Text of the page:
Why were the new consumer protection policies such big priorities for 2023? Well, we wanted to make sure that passengers are better protected. What we found was that in addition to developing new rules, which are very powerful but can take a while to work, we can also get results from the airlines using tools like transparency. We came up with the idea of the consumer passenger rights dashboard, and in the space of about two weeks before putting it up, we saw the airlines totally change their customer service policies. That’s what led to a major expansion in passengers rights on things like rebooking, ground transportation, meals, and hotels that an airline really should take care of if you get stuck.
We’re not stopping there. There’s more work to be done where that came from, but what we found is that combination of public pressure, even a little bit of naming and shaming where necessary, and the rules and regulatory framework can all add up into a better passenger experience.
What is going to be the DOT’s focus for 2024? One big push for us right now is family seating. I always thought this was important, but even more so since starting to fly with toddlers. I think it’s just a basic concept that if you’re flying with your kids, you shouldn’t have to pay extra to be seated with them. Believe it or not, most airlines do not guarantee this, although we’ve gotten guarantees out of some of them, which you can see on our website. And so we’re working toward a rule that would require it, because again, I think this is common sense.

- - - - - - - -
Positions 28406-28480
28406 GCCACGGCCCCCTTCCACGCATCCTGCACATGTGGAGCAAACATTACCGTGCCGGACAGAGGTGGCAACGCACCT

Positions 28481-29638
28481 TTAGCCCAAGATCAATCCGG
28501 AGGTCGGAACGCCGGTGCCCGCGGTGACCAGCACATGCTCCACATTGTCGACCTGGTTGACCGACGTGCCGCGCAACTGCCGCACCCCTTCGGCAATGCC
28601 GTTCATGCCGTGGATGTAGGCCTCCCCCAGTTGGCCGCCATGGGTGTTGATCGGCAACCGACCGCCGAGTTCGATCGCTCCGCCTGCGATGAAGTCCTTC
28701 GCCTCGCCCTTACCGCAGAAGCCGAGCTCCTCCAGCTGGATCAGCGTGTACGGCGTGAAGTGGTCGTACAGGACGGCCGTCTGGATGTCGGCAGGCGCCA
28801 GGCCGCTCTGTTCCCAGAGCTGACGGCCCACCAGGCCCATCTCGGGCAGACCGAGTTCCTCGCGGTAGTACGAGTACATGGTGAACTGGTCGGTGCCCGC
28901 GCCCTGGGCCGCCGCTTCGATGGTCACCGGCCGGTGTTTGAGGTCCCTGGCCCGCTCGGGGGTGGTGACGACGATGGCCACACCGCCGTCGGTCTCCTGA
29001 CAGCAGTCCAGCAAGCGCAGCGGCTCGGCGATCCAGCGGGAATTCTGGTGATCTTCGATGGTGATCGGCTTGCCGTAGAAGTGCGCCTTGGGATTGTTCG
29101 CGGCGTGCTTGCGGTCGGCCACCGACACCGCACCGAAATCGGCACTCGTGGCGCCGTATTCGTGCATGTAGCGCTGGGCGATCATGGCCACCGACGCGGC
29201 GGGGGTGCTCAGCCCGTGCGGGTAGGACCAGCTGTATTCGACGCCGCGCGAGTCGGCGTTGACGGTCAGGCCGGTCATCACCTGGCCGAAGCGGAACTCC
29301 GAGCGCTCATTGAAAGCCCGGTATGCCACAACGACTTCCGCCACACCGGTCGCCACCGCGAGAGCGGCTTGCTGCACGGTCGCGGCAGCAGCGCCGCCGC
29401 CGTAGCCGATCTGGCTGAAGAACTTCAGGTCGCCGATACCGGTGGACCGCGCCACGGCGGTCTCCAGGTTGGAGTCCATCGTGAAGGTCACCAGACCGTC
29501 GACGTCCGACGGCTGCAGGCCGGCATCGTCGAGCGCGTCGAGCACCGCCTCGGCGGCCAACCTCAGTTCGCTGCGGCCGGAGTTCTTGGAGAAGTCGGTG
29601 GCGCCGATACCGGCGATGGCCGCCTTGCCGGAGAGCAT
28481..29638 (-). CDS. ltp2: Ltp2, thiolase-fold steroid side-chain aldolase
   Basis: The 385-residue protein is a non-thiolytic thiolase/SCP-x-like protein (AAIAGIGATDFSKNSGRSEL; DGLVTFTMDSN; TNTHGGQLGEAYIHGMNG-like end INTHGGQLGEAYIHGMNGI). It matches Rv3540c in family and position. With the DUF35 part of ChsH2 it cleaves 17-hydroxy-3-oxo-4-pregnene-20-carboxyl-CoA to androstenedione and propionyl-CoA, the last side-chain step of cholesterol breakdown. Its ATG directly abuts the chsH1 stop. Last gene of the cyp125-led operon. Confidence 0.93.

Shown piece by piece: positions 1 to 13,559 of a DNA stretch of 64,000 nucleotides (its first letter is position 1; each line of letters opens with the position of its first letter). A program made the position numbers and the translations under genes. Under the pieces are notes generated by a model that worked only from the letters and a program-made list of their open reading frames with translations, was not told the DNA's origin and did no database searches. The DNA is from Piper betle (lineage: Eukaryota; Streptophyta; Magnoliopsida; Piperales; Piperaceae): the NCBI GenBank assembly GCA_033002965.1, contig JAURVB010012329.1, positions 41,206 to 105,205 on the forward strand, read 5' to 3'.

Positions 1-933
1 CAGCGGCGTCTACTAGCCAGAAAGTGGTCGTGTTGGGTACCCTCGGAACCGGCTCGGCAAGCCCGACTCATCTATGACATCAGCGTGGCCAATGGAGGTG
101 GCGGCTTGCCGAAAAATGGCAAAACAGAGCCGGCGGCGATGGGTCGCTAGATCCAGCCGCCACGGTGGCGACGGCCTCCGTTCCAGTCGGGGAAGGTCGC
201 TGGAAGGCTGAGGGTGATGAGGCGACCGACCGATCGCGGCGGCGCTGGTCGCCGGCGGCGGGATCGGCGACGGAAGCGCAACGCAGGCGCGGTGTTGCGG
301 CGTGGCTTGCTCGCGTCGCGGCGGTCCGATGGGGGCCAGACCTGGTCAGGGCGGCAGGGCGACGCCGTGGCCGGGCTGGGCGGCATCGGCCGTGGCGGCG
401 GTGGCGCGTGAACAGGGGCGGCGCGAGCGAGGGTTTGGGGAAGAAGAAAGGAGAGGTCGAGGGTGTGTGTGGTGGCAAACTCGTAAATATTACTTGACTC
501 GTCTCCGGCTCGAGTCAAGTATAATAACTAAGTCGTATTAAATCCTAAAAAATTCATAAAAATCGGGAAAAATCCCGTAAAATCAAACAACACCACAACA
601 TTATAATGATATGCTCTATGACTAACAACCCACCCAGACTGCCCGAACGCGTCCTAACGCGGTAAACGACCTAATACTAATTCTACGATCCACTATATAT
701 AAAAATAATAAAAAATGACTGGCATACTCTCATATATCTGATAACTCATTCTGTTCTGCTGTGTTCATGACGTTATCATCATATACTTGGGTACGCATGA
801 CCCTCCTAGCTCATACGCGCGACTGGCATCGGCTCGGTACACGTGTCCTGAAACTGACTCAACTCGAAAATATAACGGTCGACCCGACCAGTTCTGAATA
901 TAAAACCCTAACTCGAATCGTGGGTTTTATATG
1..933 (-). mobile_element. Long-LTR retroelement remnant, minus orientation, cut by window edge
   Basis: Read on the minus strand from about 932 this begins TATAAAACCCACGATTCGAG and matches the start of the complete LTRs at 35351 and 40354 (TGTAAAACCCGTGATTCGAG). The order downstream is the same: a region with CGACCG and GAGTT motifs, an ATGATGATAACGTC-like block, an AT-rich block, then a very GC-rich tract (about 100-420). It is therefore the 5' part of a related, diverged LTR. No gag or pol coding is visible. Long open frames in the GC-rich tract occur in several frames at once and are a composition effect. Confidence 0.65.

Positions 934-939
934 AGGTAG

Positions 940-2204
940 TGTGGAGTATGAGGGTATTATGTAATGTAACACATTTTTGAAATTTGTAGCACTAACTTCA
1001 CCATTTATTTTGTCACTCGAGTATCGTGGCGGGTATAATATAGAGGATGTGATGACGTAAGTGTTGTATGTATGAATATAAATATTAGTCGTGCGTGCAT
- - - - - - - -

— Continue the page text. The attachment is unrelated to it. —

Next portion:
We’re also working just to make sure there’s better, more transparent information about fees. That can be a big part of your ticket cost, and we want to make sure it’s very clear and transparent what the fees are, over and above your airfare, for things like baggage, as well as making sure that you get a refund on those fees if you don’t get what you paid for. Think Wi-Fi or a bag not getting there on time. Just like if your flight’s canceled, you ought to get your airfare refunded, if your bag doesn’t make it, you ought to get your baggage fee refunded. We’re working on steps like that.
We’re also launching a process on cash compensation, or some form of compensation, for a major delay or cancellation. This is over and above the airfare being returned to you when you get canceled. This already happens in other parts of the world. It’s a pretty popular policy in Europe. And so we’re launching the process to look at what that policy could be like here in the US.Why was enforcing fines and policies against Southwest Airlines a focus for the DOT, and how do you think it’s going to change future behavior from airlines in regards to situations like the 2022 holiday meltdown? So many people got caught up in that Southwest meltdown a year ago, and we saw families stranded and holidays ruined. It was very important to me and to this department that there’d be accountability for that. We made it clear that we were going to be looking over Southwest’s shoulders as they issued all of the reimbursements and refunds that were required of them but also that it was going to have to go beyond that.
There had to be accountability for that failure. And where we arrived was a record enforcement action. But alongside that, making sure that most of the value of that penalty went right back to passengers. So for the next three years, Southwest will be required to offer $75 vouchers over and above the other compensation that people can expect when they do have a cancellation or a delay in a way that we hope really changes the whole industry.